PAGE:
Market Distortion

AAA

DEFINITION of 'Market Distortion'

An economic scenario that occurs when there is an intervention in a given market by a governing body. The intervention may take the form of price ceilings, price floors or tax subsidies. Market distortions create market failures, which is not an economically ideal situation.

INVESTOPEDIA EXPLAINS 'Market Distortion'

There is a tradeoff that regulators must make when deciding to intervene in any given marketplace. Although the intervention will create market failures, it is also intended to enhance a society's welfare.

For example, many governments subsidize farming activities, which makes farming economically feasible for many farmers. The subsidies paid to farmers create artificially high supply levels, which will eventually lead to price declines if the goods are not subsequently purchased by the government or sold to another nation. Although this type of intervention is not economically efficient, it does help ensure that a nation will have enough food to eat.

RELATED TERMS
  1. Certificate Of Need

    An endorsement required by numerous states before the construction ...
  2. Subsidy

    A benefit given by the government to groups or individuals usually ...
  3. Market Disruption

    A situation where markets cease to function in a regular manner, ...
  4. Market Failure

    An economic term that encompasses a situation where, in any given ...
  5. Economy

    The large set of inter-related economic production and consumption ...
  6. Transfer Payment

    1. In the United States, a payment made to individuals by the ...
Related Articles
  1. Economics

    The Federal Reserve

    Few organizations can move the market like the Federal Reserve. As an investor, it's important to understand exactly what the Fed does and how it influences the economy.
  2. Economics

    Understanding Supply-Side Economics

    Does the amount of goods and services produced set the pace for economic growth? Here are the arguments.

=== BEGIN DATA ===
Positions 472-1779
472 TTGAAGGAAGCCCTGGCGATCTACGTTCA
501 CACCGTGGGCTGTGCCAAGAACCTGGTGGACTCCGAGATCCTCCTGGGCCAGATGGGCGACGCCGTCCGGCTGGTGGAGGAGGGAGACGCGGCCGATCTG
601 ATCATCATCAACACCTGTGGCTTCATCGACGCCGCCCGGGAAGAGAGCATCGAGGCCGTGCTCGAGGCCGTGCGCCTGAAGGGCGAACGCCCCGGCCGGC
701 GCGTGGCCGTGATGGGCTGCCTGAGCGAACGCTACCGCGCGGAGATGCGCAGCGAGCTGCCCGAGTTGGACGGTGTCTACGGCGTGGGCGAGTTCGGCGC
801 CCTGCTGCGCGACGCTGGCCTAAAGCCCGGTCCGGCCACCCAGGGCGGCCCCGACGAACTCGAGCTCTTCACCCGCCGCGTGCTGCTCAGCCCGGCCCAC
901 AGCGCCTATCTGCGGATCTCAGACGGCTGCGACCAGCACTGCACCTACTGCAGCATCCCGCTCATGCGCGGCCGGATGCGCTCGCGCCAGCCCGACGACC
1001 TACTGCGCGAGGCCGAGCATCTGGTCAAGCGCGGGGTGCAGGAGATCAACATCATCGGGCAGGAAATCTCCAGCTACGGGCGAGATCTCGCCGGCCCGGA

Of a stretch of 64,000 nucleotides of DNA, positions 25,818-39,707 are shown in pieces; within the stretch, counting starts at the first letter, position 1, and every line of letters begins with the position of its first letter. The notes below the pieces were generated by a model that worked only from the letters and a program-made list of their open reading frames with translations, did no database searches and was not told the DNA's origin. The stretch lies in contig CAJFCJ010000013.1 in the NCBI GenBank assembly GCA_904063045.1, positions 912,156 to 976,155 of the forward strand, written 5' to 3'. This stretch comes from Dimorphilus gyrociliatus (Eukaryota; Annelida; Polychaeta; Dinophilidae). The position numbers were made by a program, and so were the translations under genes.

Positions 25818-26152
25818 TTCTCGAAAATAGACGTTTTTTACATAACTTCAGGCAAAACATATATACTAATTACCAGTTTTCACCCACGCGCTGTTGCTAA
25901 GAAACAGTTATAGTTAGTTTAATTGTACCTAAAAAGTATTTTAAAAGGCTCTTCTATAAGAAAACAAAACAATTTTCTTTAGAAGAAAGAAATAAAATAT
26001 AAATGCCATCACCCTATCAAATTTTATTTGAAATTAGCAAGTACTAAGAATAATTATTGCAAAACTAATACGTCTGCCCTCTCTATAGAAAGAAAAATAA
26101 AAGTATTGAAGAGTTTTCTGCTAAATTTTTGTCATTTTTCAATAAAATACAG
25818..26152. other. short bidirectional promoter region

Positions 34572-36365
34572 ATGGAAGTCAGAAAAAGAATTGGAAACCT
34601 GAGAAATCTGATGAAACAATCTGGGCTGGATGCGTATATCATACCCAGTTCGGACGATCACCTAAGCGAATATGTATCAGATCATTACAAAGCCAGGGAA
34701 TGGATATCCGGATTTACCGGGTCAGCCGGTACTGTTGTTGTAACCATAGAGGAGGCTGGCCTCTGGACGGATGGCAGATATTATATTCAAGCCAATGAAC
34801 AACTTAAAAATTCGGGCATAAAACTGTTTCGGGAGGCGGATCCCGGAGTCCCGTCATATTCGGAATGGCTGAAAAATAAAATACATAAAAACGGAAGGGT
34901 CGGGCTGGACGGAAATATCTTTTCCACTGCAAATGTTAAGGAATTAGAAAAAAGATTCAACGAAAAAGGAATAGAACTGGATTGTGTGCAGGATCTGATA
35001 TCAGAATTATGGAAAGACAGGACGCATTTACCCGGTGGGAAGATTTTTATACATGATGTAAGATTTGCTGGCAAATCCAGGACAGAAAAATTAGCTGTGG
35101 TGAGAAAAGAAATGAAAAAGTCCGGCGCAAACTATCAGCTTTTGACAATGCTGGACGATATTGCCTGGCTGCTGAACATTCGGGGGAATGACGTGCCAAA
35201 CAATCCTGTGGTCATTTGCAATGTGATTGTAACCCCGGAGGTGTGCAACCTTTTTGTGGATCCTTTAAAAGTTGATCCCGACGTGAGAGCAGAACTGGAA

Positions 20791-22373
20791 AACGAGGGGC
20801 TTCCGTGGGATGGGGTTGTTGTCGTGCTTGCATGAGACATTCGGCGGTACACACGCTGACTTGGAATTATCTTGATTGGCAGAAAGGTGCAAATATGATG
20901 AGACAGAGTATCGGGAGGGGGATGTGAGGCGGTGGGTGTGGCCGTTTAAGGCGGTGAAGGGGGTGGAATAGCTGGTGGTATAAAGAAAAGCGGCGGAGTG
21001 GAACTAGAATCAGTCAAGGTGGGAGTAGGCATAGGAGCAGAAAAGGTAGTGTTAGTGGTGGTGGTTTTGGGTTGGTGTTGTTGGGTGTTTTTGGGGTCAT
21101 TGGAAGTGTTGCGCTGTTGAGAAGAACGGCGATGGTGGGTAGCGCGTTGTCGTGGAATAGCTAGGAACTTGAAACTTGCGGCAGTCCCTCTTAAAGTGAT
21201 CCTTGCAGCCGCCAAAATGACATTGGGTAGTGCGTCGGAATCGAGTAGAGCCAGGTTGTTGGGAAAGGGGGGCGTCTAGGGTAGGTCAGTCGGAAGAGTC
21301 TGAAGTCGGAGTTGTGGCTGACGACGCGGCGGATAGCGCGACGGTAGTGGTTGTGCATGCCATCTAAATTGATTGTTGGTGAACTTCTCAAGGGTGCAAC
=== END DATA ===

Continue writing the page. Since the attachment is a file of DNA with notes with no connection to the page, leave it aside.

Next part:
3. Options & Futures

    Explaining The World Through Macroeconomic Analysis

    From unemployment and inflation to government policy, learn what macroeconomics measures and how it affects everyone.
  4. Investing

    What are the economic implications of government subsidies on fuel costs?

    In order to make the price of oil more affordable to its citizens, governments sometimes provide subsidies, which can allow the price of oil to remain fixed below free floating market rates. ...
  5. Retirement

    Economic Indicators To Know

    The economy has a large impact on the market. Learn how to interpret the most important reports.
  6. Economics

    What is a roll-up merger and why does it occur?

    Find out what a roll-up merger is and how it is executed. See why roll-ups might bring added efficiency and competition into a fragmented market.
  7. Economics

    What are the differences between internal and external economies of scale?

    Take a deeper look at the differences between internal and external economies of scale, and learn why internal economies offer more competitive advantage.
  8. Economics

    How does marginal cost of production relate to economies of scale?

    See how marginal cost of production relates to economies of scale, and why every company should be concerned with reducing its marginal costs.
  9. Professionals

    How do companies measure labor supply in human resources planning?

    Find out how and why a company's human resources department would measure labor supply, and what policies would address a shortage or surplus.
  10. Economics

    What is a diseconomy of scale and how does this occur?

    Take a deeper look into diseconomies of scale, the economic phenomenon that can make companies less efficient as they become too large.

You May Also Like

Hot Definitions
  1. Command Economy

    A system where the government, rather than the free market, determines what goods should be produced, how much should be ...
  2. Prospectus

    A formal legal document, which is required by and filed with the Securities and Exchange Commission, that provides details ...
  3. Treasury Bond - T-Bond

    A marketable, fixed-interest U.S. government debt security with a maturity of more than 10 years. Treasury bonds make interest ...
  4. Weight Of Ice, Snow Or Sleet Insurance

    Financial protection against damage caused to property by winter weather specifically, damage caused if a roof caves in because ...
  5. Weather Insurance

    A type of protection against a financial loss that may be incurred because of rain, snow, storms, wind, fog, undesirable ...
  6. Portfolio Turnover

    A measure of how frequently assets within a fund are bought and sold by the managers. Portfolio turnover is calculated by ...
Trading Center